Additionally, here are some earlier writings:
2014/05/23 Beyond The Boundary
In which we show that 1+2+4+8+16+... is not equal to -1, and how that might both surprise us, and not surprise us.
Read more: Beyond The Boundary
2014/05/03 Fill In The Gaps
Recently I had an interesting conversation on twitter, insofar as one can have a conversation at all in that medium. It started with the following perfectly reasonable question ...
Q> Sorry for what may be a stupid question, Q> but sin(x)/x has a limit of 1 as x -> 0, Q> so does it not cross x=0 at 1?
Read more: Fill In The Gaps
2014/04/24 Software Checklist
During the second World War, fighter pilots would scramble to take off. As they bumbled down the grass runway, engines open at full throttle, trying to take off on a short, bumpy track with a full load of fuel and ammunition, their heart would stop when the engine mis-fired. Was the fuel mix too rich, or too lean? They'd look at the control for the mixture and wonder which way to turn it. The right way would increase engine power and make lift-off straight-forward. The wrong way would lose power, and there was rarely enough time to fix the mistake.
Read more: Software Checklist
2013/02/10 NASA Space Crews
I was watching some documentaries on the NASA space missions, and I started to realise that in the Apollo missions many of the crew were experienced, but some were not. This made sense, because you need to train new people and give them experience, but equally, it was important that some experienced members be on each mission.
So I drew a diagram - see what patterns you see.
Read more: NASA Space Crews ...
2012/11/06 The Birthday Paradox
If there are just two people in a room, it's very unlikely that they will have the same birthday. On the other hand, if there are 1000 people in a room, it's absolutely certain that there will be shared birthdays, as there simply aren't enough days to go round without repeats. So as we add people to a room the chances of a shared birthday rise from 0 to 1, and at some point will pass through the halfway mark.
When? And what does this have to do with cryptographic hash spaces?
Read more: The Birthday Paradox ...
2012/04/17 The Trapezium Conundrum
Clear, precise, unambiguous and useful definitions are hard to come by in the real world. In maths we have the luxury of creating definitions that we want, and then chasing down the consequences. If the definition doesn't produce what we want, we can change it.
But even things, things aren't always as easy as we might hope.
Read more: The Trapezium Conundrum ...
2012/02/20 Revisiting The Ant
So here's what's happening:
Read more: Revisiting The Ant ...
2012/02/09 The Ant And The Rubber Band
There's a 1 metre long rubber band, and an ant, standing on it at one end. The ant starts walking along it at a speed of 1 cm/min. Every minute the rubber band is stretched (uniformly and instantaneously) to be one metre longer. The question is this: Will the ant ever get to the far end?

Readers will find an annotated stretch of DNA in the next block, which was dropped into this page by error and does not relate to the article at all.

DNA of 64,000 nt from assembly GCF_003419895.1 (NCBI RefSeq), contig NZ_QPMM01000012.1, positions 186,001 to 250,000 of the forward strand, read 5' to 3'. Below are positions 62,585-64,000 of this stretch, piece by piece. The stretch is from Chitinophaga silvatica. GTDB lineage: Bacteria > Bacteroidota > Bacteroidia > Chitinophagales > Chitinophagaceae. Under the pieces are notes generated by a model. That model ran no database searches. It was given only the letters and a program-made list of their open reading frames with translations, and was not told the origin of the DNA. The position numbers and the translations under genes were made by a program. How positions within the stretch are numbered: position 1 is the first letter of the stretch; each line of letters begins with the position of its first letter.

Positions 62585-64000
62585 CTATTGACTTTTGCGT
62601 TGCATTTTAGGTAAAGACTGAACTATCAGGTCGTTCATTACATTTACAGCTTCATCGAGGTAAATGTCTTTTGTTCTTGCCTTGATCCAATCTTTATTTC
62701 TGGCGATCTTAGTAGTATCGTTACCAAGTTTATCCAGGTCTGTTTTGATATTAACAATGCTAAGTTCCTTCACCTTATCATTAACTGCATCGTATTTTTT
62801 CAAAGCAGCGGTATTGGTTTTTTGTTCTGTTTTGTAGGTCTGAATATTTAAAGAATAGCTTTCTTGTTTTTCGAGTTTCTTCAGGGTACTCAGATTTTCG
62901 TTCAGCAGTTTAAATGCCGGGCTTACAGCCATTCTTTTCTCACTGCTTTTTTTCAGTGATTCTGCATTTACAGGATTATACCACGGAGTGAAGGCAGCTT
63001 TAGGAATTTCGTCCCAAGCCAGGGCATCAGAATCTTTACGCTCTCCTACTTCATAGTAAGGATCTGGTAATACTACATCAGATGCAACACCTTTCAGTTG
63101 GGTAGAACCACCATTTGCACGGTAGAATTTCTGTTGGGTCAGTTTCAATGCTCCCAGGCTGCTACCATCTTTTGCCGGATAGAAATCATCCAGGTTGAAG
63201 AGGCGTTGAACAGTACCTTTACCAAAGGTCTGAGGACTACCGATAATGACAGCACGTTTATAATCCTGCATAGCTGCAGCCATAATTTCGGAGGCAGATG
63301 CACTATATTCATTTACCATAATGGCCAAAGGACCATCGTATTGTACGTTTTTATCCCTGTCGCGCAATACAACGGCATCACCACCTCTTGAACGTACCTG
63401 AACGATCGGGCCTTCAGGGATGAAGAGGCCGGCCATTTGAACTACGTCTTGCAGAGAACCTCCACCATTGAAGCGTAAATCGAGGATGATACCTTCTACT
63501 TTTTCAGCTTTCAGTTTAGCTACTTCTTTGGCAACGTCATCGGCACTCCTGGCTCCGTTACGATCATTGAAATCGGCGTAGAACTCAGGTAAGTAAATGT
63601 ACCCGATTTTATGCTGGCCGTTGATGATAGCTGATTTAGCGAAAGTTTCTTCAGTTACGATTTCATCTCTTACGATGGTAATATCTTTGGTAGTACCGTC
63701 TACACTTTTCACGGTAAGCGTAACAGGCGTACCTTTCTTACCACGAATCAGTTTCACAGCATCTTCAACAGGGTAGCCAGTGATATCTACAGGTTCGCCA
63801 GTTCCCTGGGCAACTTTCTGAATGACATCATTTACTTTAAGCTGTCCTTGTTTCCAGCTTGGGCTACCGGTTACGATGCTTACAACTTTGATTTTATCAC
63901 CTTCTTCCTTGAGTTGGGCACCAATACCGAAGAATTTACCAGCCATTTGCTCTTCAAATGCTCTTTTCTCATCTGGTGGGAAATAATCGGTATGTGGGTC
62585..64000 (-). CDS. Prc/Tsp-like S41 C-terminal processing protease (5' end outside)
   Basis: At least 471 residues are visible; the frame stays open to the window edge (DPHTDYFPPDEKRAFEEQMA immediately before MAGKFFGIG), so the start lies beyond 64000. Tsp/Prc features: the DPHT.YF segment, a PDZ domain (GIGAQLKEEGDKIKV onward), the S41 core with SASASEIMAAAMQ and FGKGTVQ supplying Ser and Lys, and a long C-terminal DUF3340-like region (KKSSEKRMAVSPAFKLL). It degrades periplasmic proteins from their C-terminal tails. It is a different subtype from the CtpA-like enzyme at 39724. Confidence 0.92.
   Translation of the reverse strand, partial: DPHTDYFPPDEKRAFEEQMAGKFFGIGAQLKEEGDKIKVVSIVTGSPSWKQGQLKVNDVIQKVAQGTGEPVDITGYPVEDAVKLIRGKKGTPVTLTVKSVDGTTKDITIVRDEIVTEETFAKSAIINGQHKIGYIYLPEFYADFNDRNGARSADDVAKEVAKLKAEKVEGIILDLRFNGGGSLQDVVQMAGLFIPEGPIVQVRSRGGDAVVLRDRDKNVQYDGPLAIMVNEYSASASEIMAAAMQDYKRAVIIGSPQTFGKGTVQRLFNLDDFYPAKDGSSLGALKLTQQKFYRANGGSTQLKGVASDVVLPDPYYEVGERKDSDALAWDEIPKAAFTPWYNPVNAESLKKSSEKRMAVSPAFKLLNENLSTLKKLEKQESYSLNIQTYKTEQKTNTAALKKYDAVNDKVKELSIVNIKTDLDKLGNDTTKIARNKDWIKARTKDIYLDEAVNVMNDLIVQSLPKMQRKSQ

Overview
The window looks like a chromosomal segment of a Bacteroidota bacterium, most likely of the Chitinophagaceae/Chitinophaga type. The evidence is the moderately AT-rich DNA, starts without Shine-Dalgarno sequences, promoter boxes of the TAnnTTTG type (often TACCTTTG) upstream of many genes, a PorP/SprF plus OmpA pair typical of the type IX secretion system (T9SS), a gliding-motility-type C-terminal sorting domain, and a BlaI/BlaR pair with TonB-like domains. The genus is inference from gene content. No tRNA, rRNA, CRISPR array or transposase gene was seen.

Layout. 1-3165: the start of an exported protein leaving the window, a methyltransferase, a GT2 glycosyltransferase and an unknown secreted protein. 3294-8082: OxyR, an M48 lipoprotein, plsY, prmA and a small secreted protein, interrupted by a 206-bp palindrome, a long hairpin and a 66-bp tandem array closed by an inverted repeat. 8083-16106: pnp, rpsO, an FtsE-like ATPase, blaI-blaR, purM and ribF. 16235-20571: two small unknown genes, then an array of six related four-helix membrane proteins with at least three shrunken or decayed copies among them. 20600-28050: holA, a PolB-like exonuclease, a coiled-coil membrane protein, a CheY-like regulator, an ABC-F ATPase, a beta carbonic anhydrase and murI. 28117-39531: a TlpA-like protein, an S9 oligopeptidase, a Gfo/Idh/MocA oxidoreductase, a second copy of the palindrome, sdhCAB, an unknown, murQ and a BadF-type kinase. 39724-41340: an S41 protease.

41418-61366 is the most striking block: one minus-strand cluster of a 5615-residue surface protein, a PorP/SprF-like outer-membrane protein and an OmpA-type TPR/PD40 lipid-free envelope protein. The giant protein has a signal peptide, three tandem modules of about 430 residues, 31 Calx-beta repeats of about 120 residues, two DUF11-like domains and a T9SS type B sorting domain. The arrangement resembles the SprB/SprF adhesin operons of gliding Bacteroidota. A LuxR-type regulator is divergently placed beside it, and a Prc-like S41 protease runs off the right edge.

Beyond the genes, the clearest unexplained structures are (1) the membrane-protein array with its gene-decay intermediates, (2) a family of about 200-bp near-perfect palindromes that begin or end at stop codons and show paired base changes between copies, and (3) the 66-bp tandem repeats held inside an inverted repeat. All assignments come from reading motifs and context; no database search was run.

Read more: The Ant And The Rubber Band ...
2011/12/20 Irrationals Exist
For this post I thought I'd have a quick diversion into talking about the so-called "Real Numbers." Upon reflection, however, I found that there was so much I wanted to say that there was no way to fit it sensibly into a single post. So instead I'll put some preliminary comments here, and then expand on them later.
In particular, I'll give an explicit proof that for every interval you choose of non-zero length, there is an irrational in it.
Read more: Irrationals Exist ...
2011/11/15 Multiple Choice Probability Puzzle
The immediate thought is - there are four options, so if I pick one at random then each has a one in four chance of being chosen. That means the answer is 1/4, or 25%.
But that doesn't work ...
Read more: Multiple Choice Probability Puzzle ...
2011/10/28 Random Eratosthenes
Why do people think of the primes as somehow being "random"? What does that mean? How can we investigate?
In this post I'll talk about a way of generating primes, and then see what happens when we toss in some randomness, just for fun.
Read more: Random Eratosthenes ...
2011/09/13 Wrapping Up Square Dissection
We now have five valid dissections, and one "dissection" that might be regarded as invalid. So what do we mean by "a piece" and just how many dissections are there?
Read more: Wrapping Up Square Dissection ...
2011/08/08 Dissecting A Square Part 2
So we return to the square. It's simple enough to cut it up into identical pieces so that all the pieces touch the centre.
But in how many ways?
I rapidly got 5 (or 6, depending on a technicality), and I started to wonder about a proof that 5 (or 6) was all of them. I posted a badly worded question on an internet forum, and rightly got flamed for it, but in the answers was a shock.
There was an infinite family of solutions.
Read more: Dissecting A Square Part 2 ...
2011/07/26 Dissecting A Circle
So last time I talked about the three possibilities we have when we dissect a square:
What about the other possibilities?